Have a dedicated clapper person on set and make sure they understand the importance of getting the right info on the board. Too often on a low budget the job of slating is given to a crew member with several other responsibilities, increasing the chances of them writing the wrong thing on it and confusing the hell out of the editor. (We got this right on last weekend’s shoot, and it helped enormously.)
Beware of shooting too much footage, particularly if you have a B camera or second unit. We had so much that there simply wasn’t time to view it all in post. Also avoid shooting series (multiple takes without cutting in between) as a time-pressured editor will often miss the fact that there are several takes within the same clip.
Keep logs if at all possible, noting any technical problems with each take and the director’s preferences.
Ideally the DIT (Digital Input Technician) or an assistant editor should do three things once he or she has ingested the material, besides the obvious backing up: 1. Transcode the footage to ProRes or whatever format has been pre-arranged for editing, 2. Sync the sound, 3. Associate information from the logs with the clips, or at least rename the clips with slate and take number. It’s a bad idea to rename the files themselves because it can cause re-linking headaches down the line, but if the DIT has access to the editing software they can rename the clips within the bins.
Watch this space for a forthcoming interview with writer-director-producer Brendan O’Neill on the whole process of making a 48 hour challenge film. Meanwhile, here’s the film:
Next week we record the music for Stop/Eject at Worcester College of Technology with players from the Film Orchestra. I think it’s a shame that many low budget filmmakers are content to let the composer create the music in their home studio, often without using any real instruments at all. It’s true that it takes a little more organisation to record a score with live players, but the richness and authenticity of the sound you get is well worth the effort.
Let me explain how I was able to arrange this recording session, because it demonstrates the importance of building your contacts.
Once the score was written, I started with a simple shout-out on Facebook for musicians. This was seen by Simon Munn, who is part of my social media network because I gave a talk at the Worcestershire Film Festival, which he organises, last year. There are many benefits of giving talks, paid or otherwise (which I touched on in a previous post) and making contacts is one.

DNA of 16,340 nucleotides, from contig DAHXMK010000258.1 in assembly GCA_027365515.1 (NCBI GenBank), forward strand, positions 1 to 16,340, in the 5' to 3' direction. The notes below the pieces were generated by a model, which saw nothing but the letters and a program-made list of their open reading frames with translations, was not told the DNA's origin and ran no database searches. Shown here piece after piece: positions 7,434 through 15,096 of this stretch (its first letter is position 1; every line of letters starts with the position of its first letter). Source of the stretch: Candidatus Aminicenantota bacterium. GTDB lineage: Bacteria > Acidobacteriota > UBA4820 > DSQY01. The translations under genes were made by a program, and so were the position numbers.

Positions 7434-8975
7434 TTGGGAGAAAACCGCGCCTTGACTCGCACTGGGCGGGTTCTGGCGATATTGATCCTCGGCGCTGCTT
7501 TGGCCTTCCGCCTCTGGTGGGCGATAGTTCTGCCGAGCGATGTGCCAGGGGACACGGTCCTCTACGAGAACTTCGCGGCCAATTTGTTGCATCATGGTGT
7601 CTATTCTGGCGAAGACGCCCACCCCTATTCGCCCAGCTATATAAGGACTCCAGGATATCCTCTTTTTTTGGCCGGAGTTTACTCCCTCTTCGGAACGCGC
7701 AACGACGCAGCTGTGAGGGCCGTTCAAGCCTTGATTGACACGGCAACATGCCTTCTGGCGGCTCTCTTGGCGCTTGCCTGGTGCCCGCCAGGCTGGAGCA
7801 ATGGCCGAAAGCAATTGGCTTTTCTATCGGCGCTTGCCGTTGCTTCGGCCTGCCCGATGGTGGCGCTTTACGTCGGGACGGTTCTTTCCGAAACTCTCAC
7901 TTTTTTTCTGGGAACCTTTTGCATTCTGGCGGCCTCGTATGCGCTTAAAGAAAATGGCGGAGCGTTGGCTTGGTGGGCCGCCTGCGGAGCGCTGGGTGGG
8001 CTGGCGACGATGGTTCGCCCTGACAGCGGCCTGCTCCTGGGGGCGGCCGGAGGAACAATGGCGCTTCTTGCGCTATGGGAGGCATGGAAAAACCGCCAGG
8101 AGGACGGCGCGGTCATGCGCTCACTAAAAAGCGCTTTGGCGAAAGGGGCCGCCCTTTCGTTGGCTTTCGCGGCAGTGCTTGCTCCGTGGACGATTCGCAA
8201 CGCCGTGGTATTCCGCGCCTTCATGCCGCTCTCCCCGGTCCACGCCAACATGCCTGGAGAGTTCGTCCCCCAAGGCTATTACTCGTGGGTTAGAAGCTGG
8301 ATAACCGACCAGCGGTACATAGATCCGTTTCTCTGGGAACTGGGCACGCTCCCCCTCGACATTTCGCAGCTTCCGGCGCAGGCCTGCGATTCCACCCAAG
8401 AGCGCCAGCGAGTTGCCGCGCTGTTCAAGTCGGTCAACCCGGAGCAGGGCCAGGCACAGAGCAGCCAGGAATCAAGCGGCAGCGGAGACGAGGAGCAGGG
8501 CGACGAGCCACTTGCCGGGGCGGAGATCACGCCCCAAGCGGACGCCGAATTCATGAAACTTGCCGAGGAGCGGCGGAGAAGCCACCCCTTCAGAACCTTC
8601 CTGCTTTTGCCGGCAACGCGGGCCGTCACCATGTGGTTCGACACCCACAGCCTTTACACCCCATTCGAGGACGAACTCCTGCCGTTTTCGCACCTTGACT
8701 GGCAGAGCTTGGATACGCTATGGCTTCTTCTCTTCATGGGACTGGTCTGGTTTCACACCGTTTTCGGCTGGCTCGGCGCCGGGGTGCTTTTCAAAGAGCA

Simon put me in touch with Jane Whittle at the Film Orchestra, a group of amateur musicians based in Worcester. Several of their members expressed an interest in performing the music, so I knew that I needed to find a recording studio in Worcester to make it as convenient as possible for them.
Years ago I hung out with some friends while they were recording a demo for their band (King Monkey) at Worcester College of Technology, so I knew there was a studio there. I contacted Paul Bellamy and David Staiger, both Worcester-based musicians who were involved in the recording of Soul Searcher’s score back in 2005. I figured one of them probably had some link to the college and I was right; Paul works there. He put me in touch with the Head of Performing Arts and Music Technology, who was very enthusiastic about the whole idea, and from there it was just a case of working out the details. In return I offered to give a free guest lecture at the college, citing my prior experience at Hereford College of Art, the SAE Institute, etc.
There are two morals to this story. One is the value of networking, making new contacts and maintaining those contacts (which Facebook makes it really easy to do now). The second is, if you’re a young filmmaker struggling to get stuff made, remember that collaboration not only benefits your current project; you could be sowing seeds which will help your future projects too.
Here is a video podcast from the ADR (Automated Dialogue Replacement / Additional Dialogue Recording) session on March 15th, in which the actors explain some of the challenges of recreating their performances in a studio.
To finish my look back at the decisions, successes and failures of the Stop/Eject crowd-funding campaigns, here are my ten top tips based on the sum of our experiences on this project:
You need “elements” – aspects of the project which have an existing audience base, such as a name actor or a director with a strong social media following. Sometimes people will donate because the film is being shot in their home town, or maybe it’s about a subject they have an interest in. Whatever it is, figure out where that existing audience base is and what they want, and create your rewards and promotions accordingly.
Work out in advance how much your rewards will cost to produce, and reject any that aren’t cost or time efficient. I suggest they should consume no more than ten percent of your budget.
Make your pitch video professional – tightly edited, well lit, well shot and with broadcast quality sound. No-one will sponsor a filmmaker who can only be bothered posting a five minute ramble shot on a webcam. Your “elements” should appear in the video.
Whether building your own crowd-funding platform or using an existing one, make sure it’s extremely quick and easy to donate, with a minimal number of clicks.
A longer campaign doesn’t necessarily mean more money raised, but it does mean more work for you promoting it.
If you take a day off from promoting your campaign, people will take a day off from donating. You cannot sit back and expect the money to roll in. It doesn’t work that way.
Keep reminding people about your campaign, but do it indirectly by publishing new content like blogs, behind-the-scenes videos or storyboards. Most sponsors will have to see your campaign several times before deciding to donate.
The internet isn’t the only way to promote your campaign. Go to events in the real world and plug it. Take a donations bucket or hand out cards or flyers with the campaign address on.
Make people feel involved in your project, both during and after crowd-funding. Run competitions, invite feedback on things like poster designs, issue updates and answer questions.
The endorsement of a well-recognised person or entity can give your campaign a massive boost. BBC Midlands Today putting a Stop/Eject report on their Facebook page worked for us, but the holy grail is getting a celebrity to retweet your campaign link.